The northern shore of Lake Geneva stretches for just over 100 kilometres. If you’re racing through, you could zip in an hour from Geneva at one end to Montreux almost at the other. Although you might appreciate the Swiss engineering of the multi-tunnelled motorway, you’ll miss out on much else. This is one of those squeezed-in corners of Europe dense with history, two cities, agreeable towns, and castles.

Even better, regular cellar doors sit among terraced vineyards: just the place to unwind and sample Swiss wines.

Take your foot off the accelerator and hit the byways. The French Alps are flamboyant on the horizon, the lake scattered with yachts, and villages provide a kaleidoscope of flowerboxes and fluttering flags. You’ll get your first taste of the landscape on the medieval ramparts at Nyon, about 20 kilometres out of Geneva: they provide a full-on view of Mont Blanc directly across the lake. Below the ramparts are flower-packed parks and a swan-paddled harbour. When the Swiss do prettiness, it’s never in half measure.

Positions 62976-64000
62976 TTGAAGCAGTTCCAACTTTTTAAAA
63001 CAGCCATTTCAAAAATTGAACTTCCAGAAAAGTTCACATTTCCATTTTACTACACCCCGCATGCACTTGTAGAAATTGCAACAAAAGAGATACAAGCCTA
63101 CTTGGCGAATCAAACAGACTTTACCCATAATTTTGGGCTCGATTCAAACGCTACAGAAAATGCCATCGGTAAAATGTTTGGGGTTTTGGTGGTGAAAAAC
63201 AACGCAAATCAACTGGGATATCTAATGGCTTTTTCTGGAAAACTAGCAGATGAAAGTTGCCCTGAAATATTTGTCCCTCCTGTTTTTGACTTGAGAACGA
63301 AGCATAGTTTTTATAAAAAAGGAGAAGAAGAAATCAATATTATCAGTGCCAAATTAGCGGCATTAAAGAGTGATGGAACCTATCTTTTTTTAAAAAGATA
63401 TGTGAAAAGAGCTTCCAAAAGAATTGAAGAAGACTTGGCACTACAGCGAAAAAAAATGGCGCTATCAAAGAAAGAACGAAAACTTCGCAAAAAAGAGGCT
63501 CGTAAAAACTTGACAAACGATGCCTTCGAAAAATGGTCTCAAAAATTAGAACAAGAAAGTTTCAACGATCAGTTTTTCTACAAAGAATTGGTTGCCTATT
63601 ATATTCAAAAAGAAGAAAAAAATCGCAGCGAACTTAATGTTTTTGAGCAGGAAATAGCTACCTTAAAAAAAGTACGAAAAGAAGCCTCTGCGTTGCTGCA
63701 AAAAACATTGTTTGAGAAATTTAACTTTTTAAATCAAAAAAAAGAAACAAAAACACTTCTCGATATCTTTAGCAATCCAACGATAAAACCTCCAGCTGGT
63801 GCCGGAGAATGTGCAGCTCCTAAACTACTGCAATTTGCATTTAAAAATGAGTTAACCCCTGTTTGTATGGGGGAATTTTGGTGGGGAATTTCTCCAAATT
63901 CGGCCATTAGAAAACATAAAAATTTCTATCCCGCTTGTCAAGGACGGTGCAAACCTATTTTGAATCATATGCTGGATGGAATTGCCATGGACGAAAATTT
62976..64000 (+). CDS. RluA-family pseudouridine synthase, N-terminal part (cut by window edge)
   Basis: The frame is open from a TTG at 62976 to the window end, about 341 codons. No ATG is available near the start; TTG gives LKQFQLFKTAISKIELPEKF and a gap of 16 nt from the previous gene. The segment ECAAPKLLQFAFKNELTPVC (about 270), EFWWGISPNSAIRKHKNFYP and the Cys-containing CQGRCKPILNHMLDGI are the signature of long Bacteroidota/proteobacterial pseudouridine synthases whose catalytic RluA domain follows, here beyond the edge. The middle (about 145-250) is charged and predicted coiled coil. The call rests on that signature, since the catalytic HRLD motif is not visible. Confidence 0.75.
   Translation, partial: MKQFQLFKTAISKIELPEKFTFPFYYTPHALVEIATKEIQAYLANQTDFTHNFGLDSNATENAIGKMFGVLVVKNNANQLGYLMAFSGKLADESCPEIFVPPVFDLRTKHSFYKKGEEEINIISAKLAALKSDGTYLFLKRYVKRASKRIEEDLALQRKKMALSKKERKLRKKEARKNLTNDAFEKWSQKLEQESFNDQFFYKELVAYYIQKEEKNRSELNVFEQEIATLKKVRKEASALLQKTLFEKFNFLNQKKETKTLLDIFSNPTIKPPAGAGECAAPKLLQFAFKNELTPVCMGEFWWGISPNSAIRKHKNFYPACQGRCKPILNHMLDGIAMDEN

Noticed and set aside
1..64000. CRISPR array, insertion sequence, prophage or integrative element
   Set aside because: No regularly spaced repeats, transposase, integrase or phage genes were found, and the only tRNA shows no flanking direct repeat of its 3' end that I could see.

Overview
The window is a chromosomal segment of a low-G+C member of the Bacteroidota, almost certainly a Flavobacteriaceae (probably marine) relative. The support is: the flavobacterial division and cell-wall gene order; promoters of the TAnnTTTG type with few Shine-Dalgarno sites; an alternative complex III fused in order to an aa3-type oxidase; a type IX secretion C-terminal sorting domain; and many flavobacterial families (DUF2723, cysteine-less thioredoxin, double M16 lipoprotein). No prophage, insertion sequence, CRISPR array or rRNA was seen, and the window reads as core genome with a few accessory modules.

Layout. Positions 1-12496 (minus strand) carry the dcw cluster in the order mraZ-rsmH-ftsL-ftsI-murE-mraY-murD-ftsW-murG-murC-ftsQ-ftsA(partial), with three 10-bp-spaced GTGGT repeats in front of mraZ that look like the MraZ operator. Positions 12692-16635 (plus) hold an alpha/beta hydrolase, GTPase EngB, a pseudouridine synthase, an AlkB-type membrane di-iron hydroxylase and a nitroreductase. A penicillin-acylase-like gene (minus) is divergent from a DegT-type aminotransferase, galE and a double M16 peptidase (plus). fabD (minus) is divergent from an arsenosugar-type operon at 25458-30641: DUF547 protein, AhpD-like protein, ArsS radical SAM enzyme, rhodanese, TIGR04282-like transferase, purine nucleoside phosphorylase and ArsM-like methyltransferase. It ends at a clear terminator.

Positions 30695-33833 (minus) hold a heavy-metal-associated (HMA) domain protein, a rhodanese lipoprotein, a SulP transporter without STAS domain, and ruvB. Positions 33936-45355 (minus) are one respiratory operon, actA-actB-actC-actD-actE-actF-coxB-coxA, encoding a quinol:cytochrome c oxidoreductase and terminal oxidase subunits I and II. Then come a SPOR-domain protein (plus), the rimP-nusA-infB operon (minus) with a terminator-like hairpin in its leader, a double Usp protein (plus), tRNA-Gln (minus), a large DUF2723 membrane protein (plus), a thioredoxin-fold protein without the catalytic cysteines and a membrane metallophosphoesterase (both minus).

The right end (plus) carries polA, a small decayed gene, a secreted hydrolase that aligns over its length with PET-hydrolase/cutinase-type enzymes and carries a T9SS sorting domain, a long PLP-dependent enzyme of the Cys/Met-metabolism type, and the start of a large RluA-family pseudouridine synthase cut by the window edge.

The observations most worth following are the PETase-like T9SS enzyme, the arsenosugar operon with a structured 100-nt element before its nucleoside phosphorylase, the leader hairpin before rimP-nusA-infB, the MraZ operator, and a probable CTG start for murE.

Nyon is scattered with Roman knick-knacks, and it’s likely the Romans planted Lake Geneva’s first vines. Vineyards start just beyond Nyon, and are full of fruity Chasselas grapes for white wine, and Gamay and Pinot Noir for red. Oenophiles can chase down unusual varieties such as Garanoir, Gamaret, and Plant Robert. Take a meandering village route through the vines rather than sticking to the main lakeshore road. The lake’s flanks rise gently to offer views towards the Alps in one direction and the Jura Mountains in the other. Walking paths indicated by yellow signs provide lovely walks, notably linking Lully, Begnins, and Féchy.